my thoughts are that the more experienced stm32duino'ers can do both tracks, official core + libmaplemrburnette wrote: ↑Mon Jan 13, 2020 8:52 pm
I know it is frustrating working new code.
But it takes a long, long time to sanitize a codebase. One of the reasons I tell every serious programmer of the STM32 to drop Roger's code inherited from Leaflabs and move to the STM Official port is that every user counts. Your work effort will be rewarded with better code. There is a business behind STM Official Arduino codebase, Corporate STM needs to see activity to warrant the costs. Nothing is free.
i found writing codes for the official core may lead to rather neat codes, thanks to the efforts of fpiSTM et.al.
reading mcu temperature literally does so using a minor 'twist' to the same arduino api.
it looked superficially simple, but in the implementation is some quite elaborate codes to read from adc and various ifdefs to make it 'cross platform'
Code: Select all
pinMode(ATEMP, INPUT_ANALOG); pinMode(AVREF, INPUT_ANALOG); uint16_t vrefint = analogRead(AVREF); uint16_t vtemp = analogRead(ATEMP);
the goals of HAL are to go 'cross platform', i.e. across nearly all STM32 mcus, this may inevitably introduce some overheads with IO etc.
it may also have a 'lowest common denominator' effect, e.g. that rather than using a specific mode or feature of a particular mcu, it may target a common feature set instead. I took a look at the HAL ADC codes, apparently HAL really did an effort to implement the 'esoteric' modes as well, hence you're not limited to a common denominator, but it added complexity to the api as well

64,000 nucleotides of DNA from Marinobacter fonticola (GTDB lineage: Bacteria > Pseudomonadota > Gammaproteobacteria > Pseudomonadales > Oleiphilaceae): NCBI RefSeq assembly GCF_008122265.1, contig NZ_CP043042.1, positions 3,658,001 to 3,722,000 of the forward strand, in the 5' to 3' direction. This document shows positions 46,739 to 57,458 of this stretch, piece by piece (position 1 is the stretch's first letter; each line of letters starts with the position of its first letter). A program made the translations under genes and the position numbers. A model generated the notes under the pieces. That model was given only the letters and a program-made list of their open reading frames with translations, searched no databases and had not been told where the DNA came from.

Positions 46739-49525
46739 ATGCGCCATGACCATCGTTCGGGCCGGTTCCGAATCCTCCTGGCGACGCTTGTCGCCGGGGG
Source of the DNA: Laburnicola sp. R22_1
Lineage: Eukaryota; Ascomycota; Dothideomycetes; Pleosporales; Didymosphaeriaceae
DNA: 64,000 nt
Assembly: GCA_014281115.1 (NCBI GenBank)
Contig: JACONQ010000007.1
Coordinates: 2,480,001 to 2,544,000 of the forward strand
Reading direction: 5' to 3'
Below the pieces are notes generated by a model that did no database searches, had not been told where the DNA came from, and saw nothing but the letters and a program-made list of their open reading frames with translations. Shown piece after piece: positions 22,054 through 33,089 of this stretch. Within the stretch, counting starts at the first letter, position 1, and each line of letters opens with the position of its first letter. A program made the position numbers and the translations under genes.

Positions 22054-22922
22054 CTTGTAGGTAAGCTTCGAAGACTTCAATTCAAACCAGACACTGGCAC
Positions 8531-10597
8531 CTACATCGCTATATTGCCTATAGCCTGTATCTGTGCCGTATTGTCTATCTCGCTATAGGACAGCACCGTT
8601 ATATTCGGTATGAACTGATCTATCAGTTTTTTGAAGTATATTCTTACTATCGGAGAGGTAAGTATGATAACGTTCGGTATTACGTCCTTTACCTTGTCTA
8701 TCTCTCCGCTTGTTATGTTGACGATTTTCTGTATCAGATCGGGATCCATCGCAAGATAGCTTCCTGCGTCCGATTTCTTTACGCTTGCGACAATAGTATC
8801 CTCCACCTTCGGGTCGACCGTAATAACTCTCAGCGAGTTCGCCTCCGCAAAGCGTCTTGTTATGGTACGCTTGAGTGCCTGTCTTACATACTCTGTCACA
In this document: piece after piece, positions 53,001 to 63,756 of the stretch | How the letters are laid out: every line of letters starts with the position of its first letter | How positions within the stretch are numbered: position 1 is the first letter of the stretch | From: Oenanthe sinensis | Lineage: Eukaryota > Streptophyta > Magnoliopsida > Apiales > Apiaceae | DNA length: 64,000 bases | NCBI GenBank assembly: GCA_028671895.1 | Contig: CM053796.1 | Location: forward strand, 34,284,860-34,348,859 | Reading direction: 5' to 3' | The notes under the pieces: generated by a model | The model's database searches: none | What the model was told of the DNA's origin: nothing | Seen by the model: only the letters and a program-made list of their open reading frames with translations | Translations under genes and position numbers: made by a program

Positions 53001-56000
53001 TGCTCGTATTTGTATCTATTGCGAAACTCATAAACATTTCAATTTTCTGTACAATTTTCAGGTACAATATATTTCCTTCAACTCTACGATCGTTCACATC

While for libmaple, it is true bare metal programming, the codes mostly if written for one mcu e.g. stm32f103 may not be portable even to say stm32f4. not all cases are non portable though, but those that directly patch and reference mcu registers may be impacted as they are after all different but still when built from source, it likely still work if after all the symbols are the same
writing codes for HAL should aim to use HAL, though one can still reference the registers, but inevitably once the mcu change, there will be ifdefs to accommodate the differences. while i've not really tested it much, perhaps a sketch written for HAL on one mcu may just work across different mcus.
but there still are challenges, HAL may require one to anchor things like NVIC vector tables to point into the HAL stacks. those are apparently left 'open' (i.e. unimplemented), i'd guess as the HAL designers aim for portability. the catch is that in the sketch, it would be necessary to patch hardware level NVIC vector tables to call into the appropriate HAL hooks, the HAL itself literally. this can be different across mcus and it would involve touching the 'core' codes and they are likely different between mcus. i'm not too sure if CubeMX generates codes that in effect patch into HAL. but if it doesn't do that, one would need to patch the h/w hooks manually.